be seen by any eye. I forget my name (it’s on the tip
of my tongue), forget how to listen to the collective
that makes a self, the commensality that binds itself
together by chemical whisperings and handfastings.
And yet, even without listeners or listenings left, at
the long blank broken facings of amnesia, something
new pushes up in the interstices: something like love.

Saturday, February 06, 2016


David Clarke, "Blow," 2014, pewter and spoons

As if it were an outstretched arm & cupped
hand, made fine as any by Hilliard: carved
rock crystal, gold shaped to bear an unborn
sea to pale lips. That faint sound, the rustle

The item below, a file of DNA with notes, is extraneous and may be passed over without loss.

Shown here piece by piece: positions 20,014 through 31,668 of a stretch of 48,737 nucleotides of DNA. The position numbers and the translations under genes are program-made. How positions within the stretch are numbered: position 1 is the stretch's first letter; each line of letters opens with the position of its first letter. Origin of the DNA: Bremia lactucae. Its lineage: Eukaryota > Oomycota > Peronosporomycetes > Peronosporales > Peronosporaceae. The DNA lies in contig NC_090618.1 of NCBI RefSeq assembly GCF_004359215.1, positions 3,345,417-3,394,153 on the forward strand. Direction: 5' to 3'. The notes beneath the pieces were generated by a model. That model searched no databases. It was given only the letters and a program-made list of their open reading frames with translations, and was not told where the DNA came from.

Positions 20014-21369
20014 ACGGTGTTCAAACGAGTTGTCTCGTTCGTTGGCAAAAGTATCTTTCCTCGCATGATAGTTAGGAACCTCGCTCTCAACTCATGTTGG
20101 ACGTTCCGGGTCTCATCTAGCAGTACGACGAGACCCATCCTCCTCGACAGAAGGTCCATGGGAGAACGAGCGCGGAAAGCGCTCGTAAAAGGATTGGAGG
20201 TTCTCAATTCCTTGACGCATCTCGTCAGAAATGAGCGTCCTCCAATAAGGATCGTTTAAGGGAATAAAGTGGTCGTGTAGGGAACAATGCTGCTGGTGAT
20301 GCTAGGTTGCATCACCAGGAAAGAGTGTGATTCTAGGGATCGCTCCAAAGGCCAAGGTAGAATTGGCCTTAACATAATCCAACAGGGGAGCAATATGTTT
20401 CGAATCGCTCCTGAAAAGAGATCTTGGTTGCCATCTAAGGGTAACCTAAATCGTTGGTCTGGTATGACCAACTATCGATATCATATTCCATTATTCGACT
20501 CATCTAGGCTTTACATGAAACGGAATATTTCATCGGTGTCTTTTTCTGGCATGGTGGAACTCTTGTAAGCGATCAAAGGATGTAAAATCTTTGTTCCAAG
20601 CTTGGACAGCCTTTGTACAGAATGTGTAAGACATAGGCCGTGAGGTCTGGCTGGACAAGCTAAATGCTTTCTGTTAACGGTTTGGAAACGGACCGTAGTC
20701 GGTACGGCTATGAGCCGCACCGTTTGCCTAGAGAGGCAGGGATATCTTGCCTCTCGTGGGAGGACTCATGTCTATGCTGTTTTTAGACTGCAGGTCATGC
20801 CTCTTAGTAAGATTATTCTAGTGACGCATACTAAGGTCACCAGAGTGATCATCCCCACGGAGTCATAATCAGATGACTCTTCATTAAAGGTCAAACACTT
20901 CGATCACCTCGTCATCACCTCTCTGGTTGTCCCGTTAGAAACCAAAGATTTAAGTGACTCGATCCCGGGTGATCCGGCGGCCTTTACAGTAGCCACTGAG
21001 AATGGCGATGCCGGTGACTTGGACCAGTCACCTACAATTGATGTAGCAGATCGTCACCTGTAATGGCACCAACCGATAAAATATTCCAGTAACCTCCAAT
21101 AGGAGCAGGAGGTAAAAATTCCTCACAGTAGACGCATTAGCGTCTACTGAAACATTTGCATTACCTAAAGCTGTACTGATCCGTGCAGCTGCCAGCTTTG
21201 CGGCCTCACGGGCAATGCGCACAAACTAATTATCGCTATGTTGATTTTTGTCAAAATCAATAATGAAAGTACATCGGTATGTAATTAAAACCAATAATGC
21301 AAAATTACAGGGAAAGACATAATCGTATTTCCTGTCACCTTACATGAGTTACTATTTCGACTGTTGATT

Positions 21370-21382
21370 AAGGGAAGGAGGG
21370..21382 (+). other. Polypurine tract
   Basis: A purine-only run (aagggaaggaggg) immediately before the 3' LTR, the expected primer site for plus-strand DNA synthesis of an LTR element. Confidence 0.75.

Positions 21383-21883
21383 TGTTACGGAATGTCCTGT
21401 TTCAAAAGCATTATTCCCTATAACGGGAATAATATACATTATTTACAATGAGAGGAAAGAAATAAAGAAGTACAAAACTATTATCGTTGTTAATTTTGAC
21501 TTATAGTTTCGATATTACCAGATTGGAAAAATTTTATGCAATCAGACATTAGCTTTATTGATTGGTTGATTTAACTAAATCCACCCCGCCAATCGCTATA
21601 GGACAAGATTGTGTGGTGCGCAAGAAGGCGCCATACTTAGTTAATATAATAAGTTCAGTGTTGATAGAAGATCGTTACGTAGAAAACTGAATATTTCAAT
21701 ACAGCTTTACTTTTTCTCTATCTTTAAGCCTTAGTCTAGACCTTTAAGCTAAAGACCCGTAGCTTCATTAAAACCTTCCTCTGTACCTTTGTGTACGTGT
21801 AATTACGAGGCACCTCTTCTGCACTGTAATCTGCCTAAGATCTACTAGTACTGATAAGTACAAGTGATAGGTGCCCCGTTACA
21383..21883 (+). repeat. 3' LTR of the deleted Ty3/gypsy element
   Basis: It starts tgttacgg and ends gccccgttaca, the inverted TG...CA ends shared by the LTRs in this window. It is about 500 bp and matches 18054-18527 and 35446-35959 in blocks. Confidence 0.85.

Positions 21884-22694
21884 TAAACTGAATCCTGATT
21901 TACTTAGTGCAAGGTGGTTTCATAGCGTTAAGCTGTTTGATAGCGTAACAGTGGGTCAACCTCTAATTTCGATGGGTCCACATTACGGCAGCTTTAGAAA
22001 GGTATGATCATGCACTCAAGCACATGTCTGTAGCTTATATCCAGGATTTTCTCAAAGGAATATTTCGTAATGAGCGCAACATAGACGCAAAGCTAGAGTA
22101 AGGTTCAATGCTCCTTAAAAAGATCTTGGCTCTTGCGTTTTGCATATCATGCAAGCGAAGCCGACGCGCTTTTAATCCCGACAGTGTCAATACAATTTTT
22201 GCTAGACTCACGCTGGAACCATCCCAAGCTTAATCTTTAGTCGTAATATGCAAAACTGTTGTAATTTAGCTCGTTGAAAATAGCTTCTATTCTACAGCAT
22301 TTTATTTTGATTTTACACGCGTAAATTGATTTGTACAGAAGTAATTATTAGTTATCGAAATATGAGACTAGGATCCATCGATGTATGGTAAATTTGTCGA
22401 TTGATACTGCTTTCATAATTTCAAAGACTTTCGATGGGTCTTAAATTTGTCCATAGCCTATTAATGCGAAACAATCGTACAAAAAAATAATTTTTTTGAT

and shush of watered silk; and fainter, still,
under Argentan lace, a whispering pulse at
the wrist of the hand that holds the spoon.

So delicate, this coral tree grafted on a stalk
of shell-pearl white as shaved ice! Beading
sweat jewels the skin while women “naked
in different postures, some in conversation
others drinking Coffee or sherbet” wait for
the same slaves who brought them ┼čerbet
spoons to weave ribbons through their hair.

Twelve apostles plus Christ, hammered out
of silver not nail-iron, forged as a set for the
child-to-be-immersed. These are now hidden
in a drawer, set in rows on rag paper, loosely
covered with a white cloth: a winding shroud
to preserve them from the rot of time, from
the degradation of touch on saint or spoon.

We two, who feed ourselves with art, lick it
in all its forms from a single source of joy like
sticky children sucking the sweetness from a
snow cone, staining fingers, lips, tongues—
we, too, carve ourselves into the necessary